His “main impact” may have been on the living conditions of African Americans in the US, but had he lived longer, he hoped to have impact on so much more.

So my recommended read is this: http://academic.udayton.edu/race/2008electionandracism/raceandracism/race18.htm

Instead of words about him, try some words FROM him.

"‎Don’t let anybody make you think God chose America as his divine messianic force to be a sort of policeman of the whole world."

— Martin Luther King Jr. (via educateamericanow)

(Source: beyond-liberty, via statistsgonnastate)

"Nothing in the world is more dangerous than sincere ignorance and conscientious stupidity."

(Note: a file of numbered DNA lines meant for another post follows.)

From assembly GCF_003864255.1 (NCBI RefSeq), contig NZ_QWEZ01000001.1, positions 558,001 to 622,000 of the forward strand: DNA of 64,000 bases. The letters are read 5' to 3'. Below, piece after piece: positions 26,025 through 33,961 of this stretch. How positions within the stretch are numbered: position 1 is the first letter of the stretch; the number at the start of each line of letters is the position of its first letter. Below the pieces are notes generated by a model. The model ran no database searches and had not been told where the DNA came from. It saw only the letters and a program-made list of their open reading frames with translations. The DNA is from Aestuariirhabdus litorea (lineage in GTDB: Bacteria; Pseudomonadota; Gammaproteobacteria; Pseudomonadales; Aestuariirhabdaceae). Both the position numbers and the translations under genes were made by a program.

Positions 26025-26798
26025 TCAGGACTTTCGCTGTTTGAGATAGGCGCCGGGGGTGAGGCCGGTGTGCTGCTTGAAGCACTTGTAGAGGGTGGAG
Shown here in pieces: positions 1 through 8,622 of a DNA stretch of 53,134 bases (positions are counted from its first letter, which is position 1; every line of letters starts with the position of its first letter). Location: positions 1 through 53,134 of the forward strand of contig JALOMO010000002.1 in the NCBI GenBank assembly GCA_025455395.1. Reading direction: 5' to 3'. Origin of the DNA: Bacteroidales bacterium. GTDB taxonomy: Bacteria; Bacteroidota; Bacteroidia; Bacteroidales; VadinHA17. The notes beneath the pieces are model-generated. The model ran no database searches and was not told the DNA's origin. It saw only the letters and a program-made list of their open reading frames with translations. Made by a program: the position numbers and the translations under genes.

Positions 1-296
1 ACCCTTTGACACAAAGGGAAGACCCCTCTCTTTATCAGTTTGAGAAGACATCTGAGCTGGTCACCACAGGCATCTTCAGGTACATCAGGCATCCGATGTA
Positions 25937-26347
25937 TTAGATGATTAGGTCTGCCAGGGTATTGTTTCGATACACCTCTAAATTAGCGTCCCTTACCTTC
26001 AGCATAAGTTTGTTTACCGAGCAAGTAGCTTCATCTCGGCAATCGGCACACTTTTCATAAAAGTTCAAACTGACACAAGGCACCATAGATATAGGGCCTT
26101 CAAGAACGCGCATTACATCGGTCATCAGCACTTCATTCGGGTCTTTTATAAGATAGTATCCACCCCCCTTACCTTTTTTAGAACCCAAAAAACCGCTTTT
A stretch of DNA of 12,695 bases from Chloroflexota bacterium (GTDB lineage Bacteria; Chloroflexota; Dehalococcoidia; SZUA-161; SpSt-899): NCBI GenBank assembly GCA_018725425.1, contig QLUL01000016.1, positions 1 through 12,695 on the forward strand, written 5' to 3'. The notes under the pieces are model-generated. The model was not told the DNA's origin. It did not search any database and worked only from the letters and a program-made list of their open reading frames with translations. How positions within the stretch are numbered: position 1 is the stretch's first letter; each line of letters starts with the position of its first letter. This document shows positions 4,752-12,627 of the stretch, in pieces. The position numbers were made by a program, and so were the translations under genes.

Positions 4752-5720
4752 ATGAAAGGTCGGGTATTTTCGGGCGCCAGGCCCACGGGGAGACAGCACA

— Martin Luther King (via canadian-resistance-army)

(Source: free-metis-army, via statistsgonnastate)

"I knew that I could never again raise my voice against the violence of the oppressed in the ghettos without having first spoken clearly to the greatest purveyor of violence in the world today — my own government. For the sake of those boys, for the sake of this government, for the sake of the hundreds of thousands trembling under our violence, I cannot be silent."

— Martin Luther King Jr. [From A Time to Break Silence] (via statistsgonnastate)

"This I believe to be the privilege and the burden of all of us who deem ourselves bound by allegiances and loyalties which are broader and deeper than nationalism and which go beyond our nation’s self-defined goals and positions. We are called to speak for the weak, for the voiceless, for the victims of our nation and for those it calls “enemy,” for no document from human hands can make these humans any less our brothers."